3. The dog’s need for water is related to the water content in the dog’s food, the temperature of its surroundings, and the degree of physical exertion.
A dog that eats wet dog food needs an average of 8 ml of water per kilogram of body weight per day (i.e. a 10 kg dog needs 80 ml of water per day); a dog that eats dry dog food needs an average of 45 ml of water per kilogram of body weight per day (i.e. a 10 kg dog needs 450 ml of water per day). If it is active or the temperature of its surroundings is high, then it needs more water. Then it will need more water.
- A sudden increase in the amount of water your dog drinks may be a sign of illness.
Nutritional Composition of Dog Feeding
A daily diet can provide your dog with the nutrients needed to maintain normal body function, repair damaged cells, and stay active. The prerequisite is that the food contains enough nutrients to meet normal metabolic requirements and a balanced ratio between the various components. What, how much, and in what proportions your dog needs depends on your dog’s condition, such as size, age, and daily activity level.
Protein Contains essential amino acids that the animal’s body cannot produce on its own. Their role is to constitute and maintain the normal function of cells and tissues. For example, protein is needed for muscle and blood formation during the adult years.
Lack of protein can lead to metabolic disorders, impaired growth, and susceptibility to infections; excessive protein intake can damage the kidneys and liver.
Protein is found in meat (mainly lean meat), fish, animal offal, dairy products, eggs, legumes, and brewer’s yeast.
Carbohydrates provide cells with the energy they need quickly and are the only energy supplier to the brain and blood cells. Insulin secreted by the pancreas is used to transport carbohydrates. Sugars are stored in the muscles, and when the muscles are full of them, they turn into fat.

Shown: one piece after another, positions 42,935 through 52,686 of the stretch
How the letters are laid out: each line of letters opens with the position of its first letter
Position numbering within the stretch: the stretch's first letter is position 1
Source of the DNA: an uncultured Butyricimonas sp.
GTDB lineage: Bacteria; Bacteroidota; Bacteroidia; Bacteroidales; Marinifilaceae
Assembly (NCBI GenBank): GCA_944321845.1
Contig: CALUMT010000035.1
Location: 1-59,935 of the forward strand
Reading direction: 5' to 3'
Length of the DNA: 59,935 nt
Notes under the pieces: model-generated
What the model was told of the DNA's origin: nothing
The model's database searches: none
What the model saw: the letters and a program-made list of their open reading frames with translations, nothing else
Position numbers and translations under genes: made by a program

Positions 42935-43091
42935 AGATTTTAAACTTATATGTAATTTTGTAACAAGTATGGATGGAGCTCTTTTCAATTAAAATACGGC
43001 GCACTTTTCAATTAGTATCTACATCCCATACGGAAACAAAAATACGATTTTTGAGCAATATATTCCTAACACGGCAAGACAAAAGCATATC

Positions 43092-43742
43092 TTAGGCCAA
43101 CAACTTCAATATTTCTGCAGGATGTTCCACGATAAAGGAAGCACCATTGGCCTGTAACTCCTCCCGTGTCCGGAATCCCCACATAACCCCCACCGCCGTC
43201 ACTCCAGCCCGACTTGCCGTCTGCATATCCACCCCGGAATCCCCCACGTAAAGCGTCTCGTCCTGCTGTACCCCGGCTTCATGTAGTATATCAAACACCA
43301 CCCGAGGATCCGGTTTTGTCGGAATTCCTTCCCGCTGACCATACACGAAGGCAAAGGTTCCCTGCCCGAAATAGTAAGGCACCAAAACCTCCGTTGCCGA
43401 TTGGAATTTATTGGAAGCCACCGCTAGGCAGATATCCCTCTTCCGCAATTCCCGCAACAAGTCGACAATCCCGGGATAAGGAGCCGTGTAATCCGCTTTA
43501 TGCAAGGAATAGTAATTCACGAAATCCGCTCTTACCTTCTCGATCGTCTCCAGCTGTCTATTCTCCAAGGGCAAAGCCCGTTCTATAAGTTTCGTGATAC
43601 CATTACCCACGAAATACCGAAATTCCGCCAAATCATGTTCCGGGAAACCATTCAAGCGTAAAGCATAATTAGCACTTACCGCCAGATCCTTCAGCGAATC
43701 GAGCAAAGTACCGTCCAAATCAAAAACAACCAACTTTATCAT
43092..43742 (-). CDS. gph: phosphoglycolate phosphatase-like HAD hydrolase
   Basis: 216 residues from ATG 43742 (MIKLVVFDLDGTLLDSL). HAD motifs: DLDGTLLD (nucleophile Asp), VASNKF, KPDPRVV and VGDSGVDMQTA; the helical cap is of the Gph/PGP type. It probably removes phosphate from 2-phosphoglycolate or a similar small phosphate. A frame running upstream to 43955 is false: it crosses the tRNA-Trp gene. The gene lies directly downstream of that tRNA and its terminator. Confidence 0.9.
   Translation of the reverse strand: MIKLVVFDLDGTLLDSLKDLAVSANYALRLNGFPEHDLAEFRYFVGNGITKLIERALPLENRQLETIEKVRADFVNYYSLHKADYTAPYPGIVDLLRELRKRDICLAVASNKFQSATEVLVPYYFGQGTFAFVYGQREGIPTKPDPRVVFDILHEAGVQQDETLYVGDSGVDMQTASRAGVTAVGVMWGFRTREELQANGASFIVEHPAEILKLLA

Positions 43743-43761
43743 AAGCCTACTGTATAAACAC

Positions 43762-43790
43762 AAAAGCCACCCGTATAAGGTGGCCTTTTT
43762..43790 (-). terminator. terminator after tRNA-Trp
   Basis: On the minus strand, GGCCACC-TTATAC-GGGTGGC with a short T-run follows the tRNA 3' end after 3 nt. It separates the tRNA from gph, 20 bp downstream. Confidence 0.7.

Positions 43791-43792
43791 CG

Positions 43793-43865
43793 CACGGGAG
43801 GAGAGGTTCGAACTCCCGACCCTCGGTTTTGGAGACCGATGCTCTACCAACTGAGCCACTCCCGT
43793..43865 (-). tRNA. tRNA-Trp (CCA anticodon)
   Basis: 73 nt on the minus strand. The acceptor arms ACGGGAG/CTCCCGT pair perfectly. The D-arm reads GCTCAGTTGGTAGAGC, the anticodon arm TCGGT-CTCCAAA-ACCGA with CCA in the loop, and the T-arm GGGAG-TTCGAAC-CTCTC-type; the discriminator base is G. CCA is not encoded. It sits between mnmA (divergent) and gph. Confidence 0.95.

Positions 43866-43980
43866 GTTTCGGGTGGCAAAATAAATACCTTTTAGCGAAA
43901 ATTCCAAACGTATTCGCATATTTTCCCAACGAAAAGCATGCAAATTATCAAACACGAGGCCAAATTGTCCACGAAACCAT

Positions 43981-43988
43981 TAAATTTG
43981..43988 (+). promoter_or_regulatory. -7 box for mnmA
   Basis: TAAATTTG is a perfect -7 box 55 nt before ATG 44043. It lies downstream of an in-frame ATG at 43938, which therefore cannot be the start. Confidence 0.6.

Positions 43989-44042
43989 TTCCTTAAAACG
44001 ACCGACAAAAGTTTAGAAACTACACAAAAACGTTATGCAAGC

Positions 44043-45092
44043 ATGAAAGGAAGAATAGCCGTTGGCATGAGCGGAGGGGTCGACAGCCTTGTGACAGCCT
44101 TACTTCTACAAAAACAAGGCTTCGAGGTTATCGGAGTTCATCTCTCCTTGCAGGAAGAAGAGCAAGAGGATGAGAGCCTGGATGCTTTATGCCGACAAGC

Too little carbohydrate intake can lead to decreased stamina and hypoglycemia; too much can lead to obesity.
Carbohydrates are found in plant foods, such as corn, rice, millet, flour, potatoes, etc.
Fats Saturated fatty acids are excellent sources of energy and play an important role in regulating body temperature. Unsaturated fatty acids are essential for metabolism, fat-soluble vitamins, and the nervous system.
Too little fat intake can lead to low weight, lack of motivation, poor concentration, and metabolic disorders; too much fat intake can lead to obesity and organ steatosis.
Fats are found in fatty meats, butter, goose fat, butter, salmon oil, cod liver oil (rich in vitamin D), and vegetable oils obtained by cold pressing.
Dietary fiber Mainly carbohydrates that cannot be digested and absorbed by the small intestine, stimulate digestion, produce fluids and play an important role in detoxification of the body.
Too much or too little dietary fiber intake can lead to constipation.
Dietary fiber is found in the fiber in roughage, lentils, vegetables, and fruits.
Can dogs eat milk and eggs?
Each individual is different, and many dogs cannot drink milk or will only accept a little because they are lactose intolerant. Lactose-free milk is acceptable to most dogs. Raw eggs are considered a recipe for maintaining a beautiful coat, but egg whites contain anti-biotin proteins. If raw eggs are eaten, they can prevent the absorption of biotin from the B vitamin family, which can hurt the skin and coat; boiling the eggs before eating them will have no effect.
Why do dogs digest carbohydrates more easily than wolves?
A research team led by Erik Axelsson at Uppsala University in Sweden has concluded that the gene fragment responsible for metabolizing and digesting starch in dogs is very different from that in wolves, meaning that dogs are much better at digesting carbohydrates and plant foods than wolves. This is due to the domestication of dogs and the changed food supply by humans, and the dogs have changed themselves to adapt to these changes. Humans have undergone a similar adaptation process since the beginning of agricultural societies.